Preventing & Detecting Plagiarism (for Faculty)

foxtrot cartoon

“This way it’s an homage, not a ripoff.”
FoxTrot (c) 2003 Bill Amend. Used by permission of Universal Press Syndicate. All rights reserved.

Prevention Detection Resources

The best defense against plagiarism is: PREVENTION

  • Define plagiarism for students (using words, phrases, sentences, ideas, formulas, musical notation, etc., not their own, without noting the source; using material someone else created and signing their name to it). Include the policy from the GVSU Student Code.
  • Make clear the consequences of plagiarizing.
  • Divide large writing assignments into smaller sections which students hand in at different points in the semester.
  • Consider alternatives to the research paper: annotated bibliographies, a paper on the research process itself, a journal or essay on how the students changed as a result of their new knowledge.
  • Ask students to bring in a proposed list of references at the beginning of the project–this is a perfect opportunity to teach about appropriate search tools available through the Library (e.g., article databases, the Online Catalog, Web Sites by Subject), as well as emphasizing the importance of evaluating resources and citing sources.
  • Have students write a page with a quotation and a paraphrased paragraph, cited in the style preferred by your discipline. Explain that crediting others’ ideas is essential in the real world work setting as well as in academia and prevents expensive lawsuits, failing grades, or other dire consequences.
  • Ask a Writing Center consultant to talk to your class about paraphrasing, citing, etc.
  • Require a bibliography or reference list.
  • Ask students to hand in copies of their source material. Warning: This is expensive for the student. Never ask for the originals; accept only photocopies, printouts, or other copied formats.
  • If you suspect that a student has plagiarized, photocopy the paper, white out random words, and ask the student to fill in the blanks in front of you. If s/he can come up with the missing words or appropriate synonyms, it is likely that s/he wrote the original.
  • Contact the liaison library faculty member (see the Subject Resource pages) to your academic department for a consultation.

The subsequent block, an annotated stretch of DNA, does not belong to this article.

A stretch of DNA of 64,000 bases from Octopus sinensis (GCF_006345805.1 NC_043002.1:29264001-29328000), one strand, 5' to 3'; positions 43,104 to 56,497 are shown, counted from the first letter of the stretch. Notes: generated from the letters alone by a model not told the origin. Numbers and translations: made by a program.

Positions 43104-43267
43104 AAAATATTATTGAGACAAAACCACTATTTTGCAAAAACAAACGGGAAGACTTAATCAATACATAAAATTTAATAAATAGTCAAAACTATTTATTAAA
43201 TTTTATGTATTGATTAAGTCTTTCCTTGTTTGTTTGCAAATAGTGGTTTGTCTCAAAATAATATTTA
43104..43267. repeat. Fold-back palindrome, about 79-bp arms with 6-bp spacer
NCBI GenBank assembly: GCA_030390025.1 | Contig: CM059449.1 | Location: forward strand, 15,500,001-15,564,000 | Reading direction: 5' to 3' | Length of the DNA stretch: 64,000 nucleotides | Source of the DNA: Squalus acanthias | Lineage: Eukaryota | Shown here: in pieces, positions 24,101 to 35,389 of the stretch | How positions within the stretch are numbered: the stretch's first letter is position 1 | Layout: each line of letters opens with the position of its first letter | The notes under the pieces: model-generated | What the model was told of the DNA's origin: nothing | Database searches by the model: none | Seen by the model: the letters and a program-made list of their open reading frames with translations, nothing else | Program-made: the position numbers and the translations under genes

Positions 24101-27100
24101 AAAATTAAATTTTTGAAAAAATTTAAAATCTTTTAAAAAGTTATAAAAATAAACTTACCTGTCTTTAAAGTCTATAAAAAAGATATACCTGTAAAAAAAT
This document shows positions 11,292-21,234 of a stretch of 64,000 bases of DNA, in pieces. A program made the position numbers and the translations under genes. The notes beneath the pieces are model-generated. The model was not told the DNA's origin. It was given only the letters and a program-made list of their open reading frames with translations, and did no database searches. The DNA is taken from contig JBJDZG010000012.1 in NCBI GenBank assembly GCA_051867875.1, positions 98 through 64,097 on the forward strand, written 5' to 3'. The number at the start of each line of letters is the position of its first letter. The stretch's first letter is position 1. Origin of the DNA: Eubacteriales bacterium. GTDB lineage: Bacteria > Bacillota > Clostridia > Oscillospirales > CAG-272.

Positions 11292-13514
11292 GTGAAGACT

• GVSU has integrated SafeAssign, a service within BlackBoard that helps prevent plagiarism.


  • GVSU has integrated SafeAssign, a service within BlackBoard that helps prevent plagiarism.
  • Use Altavista or another meta-search engine to find a phrase or sentence that seems suspicious. Type the words exactly as they are written, in quotes, and click on Search. Most of what students use is found on the web, and using a good, comprehensive search engine can typically find all that you need. Charity S. Peak, Reference Librarian, Regis University – Colorado Springs (used with permission)
  • Use the full text article databases such as Academic Search Premier (Ebsco): put a couple of unique phrases such as “genetically engineered food” and “Roundup Ready Soybean” in the search boxes and change the drop-down search field to “Text.” Click in the Limit Results to: “Full text” box. Most databases will find full text with these phrases, even if they are not exact quotes.
  • Students might cut and paste sections of full-text articles from online databases and then use MS Word’s autosummarize feature to reword the sections. They would then string these together with little bits of their own. Type in sections of the auto-summarized text and search the databases to locate the source. Apparently Word leaves enough unique vocabulary or phrasing to allow this. I think that one of the main points is that this is a ‘teaching moment.’ Yes, there is deliberate plagiarism but often students plagiarize when they don’t mean to. They need to learn what is valid and legitimate usage and what is not. Patti Brommelsiek, Reference Librarian, Bakersfield College Library (used with permission)


Copyright, Plagiarism & E-reserves I-tech (Integrating Technology into Teaching and Learning), Grand Valley State University.

How teachers can detect & reduce plagiarism
Web resources
Guides for students

Defining and Avoiding Plagiarism: The WPA Statement on Best Practices (Council of Writing Program Administrators,

A Faculty Guide to Cyber-Plagiarism University of Alberta Libraries

Why students plagiarize
Preventing plagiarism
Reporting plagiarism
Paper mills
Handouts for students
Recommended resources

Plagiarism and Cyberplagiarism Grace Hauenstein Library, Aquinas College

Student resources
Faculty resources:
General Issues
Specific Suggestions for Assignments
Good Guides for Teaching about Cyberplagiarism
Plagiarism Detection Sites
Cyberplagiarism Bibliography

Plagiarism Help for Faculty Ingram Library, State University of West Georgia

Information for your students about plagiarism
Information for you, the educator about how to detect it

Thinking about Plagiarism by Nick Carbone, New Media Consultant, Bedford/St. Martin’s

Academic Integrity in the Classroom, Resources for Instructors (University of Michigan)


Harris, Robert A. Plagiarism handbook: strategies for preventing, detecting, and dealing with plagiarism. Los Angeles, CA: Pyrczak Publishing, 2001. MAIN Stacks PN167 .H37 2001

Harris, Robert A. Using sources effectively: strengthening your writing and avoiding plagiarism. Los Angeles, CA: Pyrczak Publishing, 2002. MAIN Stacks LB 2369 .H37 2002

Lathrop, Ann and Kathleen Foss. Student cheating and plagiarism in the Internet era: a wake-up call. Englewood, Colo.: Libraries Unlimited, 2000. MAIN Stacks LB3609 .L28 2000


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